Skip to main content

Exit WCAG Theme

Switch to Non-ADA Website

Accessibility Options

Select Text Sizes

Select Text Color

Website Accessibility Information Close Options
Close Menu
Citizen Soldier Law Trust a Veteran
  • Veteran Owned and Operated Law Firm
  • ~
  • Results may vary depending on your particular facts and legal circumstances

Issuing a Subpoena for a Minor


Sometimes, especially in domestic disputes, a key witness in a case may be a minor under the age of 18. The experience of such witnesses can be integral to the defendant’s or plaintiff’s case, but issuing a subpoena to ask them to testify at a hearing is complicated by their age. Rule 1:9 of the Rules Governing the Courts of the State of New Jersey, the statute governing subpoenas, does not include any regulations for serving a subpoena to a minor. Because statutory law concerning subpoenaing minors is silent, the subpoena must be served to the minor’s parent or guardian. This is in accordance with R. 4:26-2, which states that “except as otherwise provided by law or R. 4:26-3 (virtual representation), a minor or mentally incapacitated person shall be represented in an action by the guardian of either the person of the property, appointed by the state.” Unless the court directs otherwise, the parent of the minor is assumed to be the appointed guardian. Therefore, when requiring a minor to appear at trial, the attorney must subpoena the minor’s parent or legal guardian, not the minor. Once the subpoena is issued, however, the minor is required to testify if the attorney wished to question them.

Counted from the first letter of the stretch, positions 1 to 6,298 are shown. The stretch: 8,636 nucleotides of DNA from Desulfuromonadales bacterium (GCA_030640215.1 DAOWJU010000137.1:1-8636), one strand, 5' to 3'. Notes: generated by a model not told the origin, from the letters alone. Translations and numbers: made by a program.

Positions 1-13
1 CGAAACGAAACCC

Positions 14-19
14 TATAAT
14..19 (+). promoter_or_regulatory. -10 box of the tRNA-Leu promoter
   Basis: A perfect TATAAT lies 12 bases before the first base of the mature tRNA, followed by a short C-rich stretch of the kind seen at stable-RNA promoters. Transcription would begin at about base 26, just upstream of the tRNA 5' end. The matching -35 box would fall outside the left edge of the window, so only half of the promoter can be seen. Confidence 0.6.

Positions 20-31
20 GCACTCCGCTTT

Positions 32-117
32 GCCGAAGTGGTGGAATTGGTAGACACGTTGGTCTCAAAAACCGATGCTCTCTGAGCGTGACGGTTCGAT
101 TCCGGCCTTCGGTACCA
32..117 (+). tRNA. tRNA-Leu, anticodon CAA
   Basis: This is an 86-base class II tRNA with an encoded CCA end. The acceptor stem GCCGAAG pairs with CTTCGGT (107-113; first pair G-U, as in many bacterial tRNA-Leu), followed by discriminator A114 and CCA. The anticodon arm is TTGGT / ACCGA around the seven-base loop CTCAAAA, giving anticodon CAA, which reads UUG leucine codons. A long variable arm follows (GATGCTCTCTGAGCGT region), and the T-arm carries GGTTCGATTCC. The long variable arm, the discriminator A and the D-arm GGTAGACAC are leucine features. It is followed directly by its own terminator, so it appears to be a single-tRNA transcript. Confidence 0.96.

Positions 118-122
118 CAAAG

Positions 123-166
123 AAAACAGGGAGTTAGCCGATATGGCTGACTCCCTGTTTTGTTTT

Written by Katie Metzger, Loyola University Maryland, Third Year

Disclaimer: The opinions shared in this article are the opinions of the author and do not reflect the opinions of Loyola University Maryland.

Facebook Twitter LinkedIn
Skip footer and go back to main navigation